By Poppie Platt
Wealthy Hong Kong residents seeking to escape the city’s political upheaval are flocking to London, offering a potential lift to the capital’s ailing luxury housing market. Realtors are seeing a surge in interest from Hong Kong, driven by falling prices, favorable exchange rates and Prime Minister Boris Johnson’s easing of immigration rules for many residents of the former British colony. The number of Hong Kong clients registering with upmarket real estate agency Chestertons is up nearly 80% this year compared with 2019, while inquiries at Black Brick Property Solutions and Beauchamp Estates are up by about a fifth.
An influx of Hong Kong buyers would give a boost to London’s prime residential market, where prices have fallen by more than 20% since 2014, according to broker Knight Frank. Investors from the Asian financial hub accounted for nearly 10% of London luxury home purchases in 2010, but that share declined steadily in the following years before starting to pick up in 2019.
The increased interest came as mass protests rocked Hong Kong, accelerating after a political crackdown by China, which imposed a new national security law at the end of June. In response, the U.K. said it would allow almost 3 million holders of so-called British National (Overseas) passports to move to Britain. That’s helped make the U.K. the biggest draw at property exhibitions in Hong Kong, according to property app Soho.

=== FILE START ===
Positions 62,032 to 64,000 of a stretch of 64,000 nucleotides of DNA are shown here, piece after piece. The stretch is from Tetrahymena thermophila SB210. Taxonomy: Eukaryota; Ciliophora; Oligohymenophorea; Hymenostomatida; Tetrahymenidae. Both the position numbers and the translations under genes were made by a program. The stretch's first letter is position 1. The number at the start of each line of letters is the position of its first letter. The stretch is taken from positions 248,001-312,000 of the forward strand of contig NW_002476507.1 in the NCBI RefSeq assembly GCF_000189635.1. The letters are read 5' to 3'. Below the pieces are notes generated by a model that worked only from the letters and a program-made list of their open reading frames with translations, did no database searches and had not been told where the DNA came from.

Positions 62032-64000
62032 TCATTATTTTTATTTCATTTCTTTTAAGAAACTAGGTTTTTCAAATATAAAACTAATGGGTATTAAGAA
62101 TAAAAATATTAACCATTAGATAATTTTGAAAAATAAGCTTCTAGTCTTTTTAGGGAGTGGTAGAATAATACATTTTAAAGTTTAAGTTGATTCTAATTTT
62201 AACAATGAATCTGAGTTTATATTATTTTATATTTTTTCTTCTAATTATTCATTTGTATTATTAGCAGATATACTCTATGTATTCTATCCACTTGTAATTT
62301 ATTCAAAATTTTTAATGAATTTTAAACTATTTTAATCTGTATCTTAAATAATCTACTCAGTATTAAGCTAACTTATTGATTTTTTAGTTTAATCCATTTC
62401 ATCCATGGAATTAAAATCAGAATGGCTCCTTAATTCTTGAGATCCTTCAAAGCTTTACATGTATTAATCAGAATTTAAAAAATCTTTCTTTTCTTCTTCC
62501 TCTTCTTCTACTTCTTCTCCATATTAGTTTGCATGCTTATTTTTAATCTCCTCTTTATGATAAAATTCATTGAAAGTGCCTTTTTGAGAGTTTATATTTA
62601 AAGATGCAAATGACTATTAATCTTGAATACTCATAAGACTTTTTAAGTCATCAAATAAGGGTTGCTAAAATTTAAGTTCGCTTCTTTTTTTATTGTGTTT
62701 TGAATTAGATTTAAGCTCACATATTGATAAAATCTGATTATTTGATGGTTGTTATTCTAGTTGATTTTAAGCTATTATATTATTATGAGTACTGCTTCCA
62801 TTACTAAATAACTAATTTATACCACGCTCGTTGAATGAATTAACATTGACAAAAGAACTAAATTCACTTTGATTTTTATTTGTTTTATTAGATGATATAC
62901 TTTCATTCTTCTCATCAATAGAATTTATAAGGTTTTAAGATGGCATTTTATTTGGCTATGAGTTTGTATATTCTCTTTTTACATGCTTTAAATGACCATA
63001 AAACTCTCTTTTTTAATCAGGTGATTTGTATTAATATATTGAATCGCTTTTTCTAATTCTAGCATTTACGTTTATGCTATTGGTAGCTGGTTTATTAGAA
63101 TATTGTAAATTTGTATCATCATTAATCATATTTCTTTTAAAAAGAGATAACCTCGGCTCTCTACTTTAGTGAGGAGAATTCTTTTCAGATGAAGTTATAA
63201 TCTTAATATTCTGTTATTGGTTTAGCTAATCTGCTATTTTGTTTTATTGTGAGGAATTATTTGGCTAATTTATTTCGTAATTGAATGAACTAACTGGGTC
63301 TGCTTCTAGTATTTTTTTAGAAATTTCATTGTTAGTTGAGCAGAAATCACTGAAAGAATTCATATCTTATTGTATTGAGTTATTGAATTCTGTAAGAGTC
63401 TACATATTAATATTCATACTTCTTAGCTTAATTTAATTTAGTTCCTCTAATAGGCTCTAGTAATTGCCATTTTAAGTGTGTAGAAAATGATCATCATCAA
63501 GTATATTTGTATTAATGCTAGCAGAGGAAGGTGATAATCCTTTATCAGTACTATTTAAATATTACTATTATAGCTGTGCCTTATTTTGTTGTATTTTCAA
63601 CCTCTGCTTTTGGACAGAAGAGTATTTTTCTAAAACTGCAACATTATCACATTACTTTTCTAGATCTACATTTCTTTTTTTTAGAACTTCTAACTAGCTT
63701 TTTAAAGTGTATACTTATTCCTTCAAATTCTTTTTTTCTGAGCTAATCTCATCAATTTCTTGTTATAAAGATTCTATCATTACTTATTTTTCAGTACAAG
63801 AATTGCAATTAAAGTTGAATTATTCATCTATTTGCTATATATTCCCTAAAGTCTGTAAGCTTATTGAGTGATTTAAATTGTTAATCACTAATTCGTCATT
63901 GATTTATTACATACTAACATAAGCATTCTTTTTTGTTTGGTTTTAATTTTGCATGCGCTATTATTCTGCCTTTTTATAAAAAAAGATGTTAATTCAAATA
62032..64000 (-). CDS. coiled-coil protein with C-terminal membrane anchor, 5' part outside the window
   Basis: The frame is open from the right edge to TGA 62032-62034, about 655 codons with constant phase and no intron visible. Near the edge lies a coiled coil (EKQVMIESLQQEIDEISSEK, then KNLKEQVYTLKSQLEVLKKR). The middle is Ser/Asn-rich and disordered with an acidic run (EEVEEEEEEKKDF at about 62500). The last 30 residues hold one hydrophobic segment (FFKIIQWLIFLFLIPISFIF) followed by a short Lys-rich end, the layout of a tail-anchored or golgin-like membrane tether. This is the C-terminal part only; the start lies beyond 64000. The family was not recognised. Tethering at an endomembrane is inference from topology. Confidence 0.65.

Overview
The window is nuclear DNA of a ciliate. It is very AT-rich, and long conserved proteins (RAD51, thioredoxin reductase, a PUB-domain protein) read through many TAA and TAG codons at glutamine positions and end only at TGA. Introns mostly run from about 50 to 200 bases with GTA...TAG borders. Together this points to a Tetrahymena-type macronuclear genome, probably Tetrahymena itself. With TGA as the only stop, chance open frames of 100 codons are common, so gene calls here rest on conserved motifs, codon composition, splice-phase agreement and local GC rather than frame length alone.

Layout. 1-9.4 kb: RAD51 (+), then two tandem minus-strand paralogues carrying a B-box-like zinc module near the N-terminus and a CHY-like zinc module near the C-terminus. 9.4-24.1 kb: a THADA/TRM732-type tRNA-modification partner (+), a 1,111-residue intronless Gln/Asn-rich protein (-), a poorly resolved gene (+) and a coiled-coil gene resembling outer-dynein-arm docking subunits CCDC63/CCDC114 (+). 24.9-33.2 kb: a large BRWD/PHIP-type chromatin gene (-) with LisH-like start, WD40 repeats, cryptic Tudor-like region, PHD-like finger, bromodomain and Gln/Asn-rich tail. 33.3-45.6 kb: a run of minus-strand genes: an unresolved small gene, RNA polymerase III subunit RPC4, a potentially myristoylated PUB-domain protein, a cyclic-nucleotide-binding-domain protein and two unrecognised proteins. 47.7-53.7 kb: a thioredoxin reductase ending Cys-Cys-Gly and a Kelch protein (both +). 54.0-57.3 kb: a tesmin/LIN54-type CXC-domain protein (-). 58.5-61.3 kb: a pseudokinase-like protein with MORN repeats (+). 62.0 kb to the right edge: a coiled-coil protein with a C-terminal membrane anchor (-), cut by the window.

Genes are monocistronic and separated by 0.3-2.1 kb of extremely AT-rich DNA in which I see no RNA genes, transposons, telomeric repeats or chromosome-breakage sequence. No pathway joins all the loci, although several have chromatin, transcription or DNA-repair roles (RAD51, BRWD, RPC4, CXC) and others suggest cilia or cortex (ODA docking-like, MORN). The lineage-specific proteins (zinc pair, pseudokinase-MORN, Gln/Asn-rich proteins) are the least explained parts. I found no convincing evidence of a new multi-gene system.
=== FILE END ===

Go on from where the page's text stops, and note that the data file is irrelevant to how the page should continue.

“Unlike wealthy buyers from the Middle East or the U.S, Hong Kongers are probably looking to relocate permanently to the U.K.,” Camilla Dell, managing partner at Black Brick, said in an interview. “There will be potential for more buyers as a result of BNO holders being told they’re welcome with open arms.”
Hong Kong buyers are drawn to London by its comparatively cheap prices. The average value of prime London homes was $1,830 per square foot in June, compared with $4,440 in Hong Kong, according to Savills Plc. They also benefit from the exchange rate. Since the peak of the market in 2014, buyers with Hong Kong dollars have reaped a relative discount of 40%, twice the price decline in pound terms, Liam Bailey, Knight Frank’s global head of research, said in an emailed reply to questions.
While London’s luxury market is struggling, the country’s housing market as a whole is on the up, stoked by government support programs that are part of its efforts to restart the economy. The spike in Hong Kong buyers’ interest is also a response to changes in the U.K.’s sales tax on property purchases. A temporary tax break will expire in March, while a new higher rate on overseas buyers kicks in the following month.
“Buyers from Hong Kong are driving the luxury residential market in London at the moment,” said Kathrin Hersel, property director at Almacantar, a developer and investor whose inquiries from Hong Kong have more than doubled since mid-March from the year-earlier period. And in recent months, they’ve started to take a longer-term view of the market.
“A year ago we were probably taking more inquiries for rental investments,” Hersel said. “Now these buyers want second homes.”